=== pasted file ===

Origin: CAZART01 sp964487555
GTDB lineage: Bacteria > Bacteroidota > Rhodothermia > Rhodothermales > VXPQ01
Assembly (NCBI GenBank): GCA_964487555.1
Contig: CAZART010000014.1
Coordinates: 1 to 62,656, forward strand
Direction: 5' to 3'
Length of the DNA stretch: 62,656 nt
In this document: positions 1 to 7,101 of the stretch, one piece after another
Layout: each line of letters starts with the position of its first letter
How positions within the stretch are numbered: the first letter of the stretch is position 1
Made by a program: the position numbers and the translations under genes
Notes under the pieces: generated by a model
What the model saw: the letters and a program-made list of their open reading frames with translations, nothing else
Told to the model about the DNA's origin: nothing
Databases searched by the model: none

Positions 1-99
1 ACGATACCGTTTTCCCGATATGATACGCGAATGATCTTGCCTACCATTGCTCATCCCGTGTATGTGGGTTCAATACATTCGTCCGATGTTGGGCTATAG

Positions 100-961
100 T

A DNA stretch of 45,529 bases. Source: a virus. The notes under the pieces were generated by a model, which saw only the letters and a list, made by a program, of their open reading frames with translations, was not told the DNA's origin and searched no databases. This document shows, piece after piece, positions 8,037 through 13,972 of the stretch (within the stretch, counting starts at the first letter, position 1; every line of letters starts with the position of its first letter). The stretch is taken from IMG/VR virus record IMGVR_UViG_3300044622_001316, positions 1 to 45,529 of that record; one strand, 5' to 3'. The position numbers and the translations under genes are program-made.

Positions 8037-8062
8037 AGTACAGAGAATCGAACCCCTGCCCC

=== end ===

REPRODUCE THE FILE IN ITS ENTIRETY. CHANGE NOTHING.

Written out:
Origin: CAZART01 sp964487555
GTDB lineage: Bacteria > Bacteroidota > Rhodothermia > Rhodothermales > VXPQ01
Assembly (NCBI GenBank): GCA_964487555.1
Contig: CAZART010000014.1
Coordinates: 1 to 62,656, forward strand
Direction: 5' to 3'
Length of the DNA stretch: 62,656 nt
In this document: positions 1 to 7,101 of the stretch, one piece after another
Layout: each line of letters starts with the position of its first letter
How positions within the stretch are numbered: the first letter of the stretch is position 1
Made by a program: the position numbers and the translations under genes
Notes under the pieces: generated by a model
What the model saw: the letters and a program-made list of their open reading frames with translations, nothing else
Told to the model about the DNA's origin: nothing
Databases searched by the model: none

Positions 1-99
1 ACGATACCGTTTTCCCGATATGATACGCGAATGATCTTGCCTACCATTGCTCATCCCGTGTATGTGGGTTCAATACATTCGTCCGATGTTGGGCTATAG

Positions 100-961
100 T

A DNA stretch of 45,529 bases. Source: a virus. The notes under the pieces were generated by a model, which saw only the letters and a list, made by a program, of their open reading frames with translations, was not told the DNA's origin and searched no databases. This document shows, piece after piece, positions 8,037 through 13,972 of the stretch (within the stretch, counting starts at the first letter, position 1; every line of letters starts with the position of its first letter). The stretch is taken from IMG/VR virus record IMGVR_UViG_3300044622_001316, positions 1 to 45,529 of that record; one strand, 5' to 3'. The position numbers and the translations under genes are program-made.

Positions 8037-8062
8037 AGTACAGAGAATCGAACCCCTGCCCC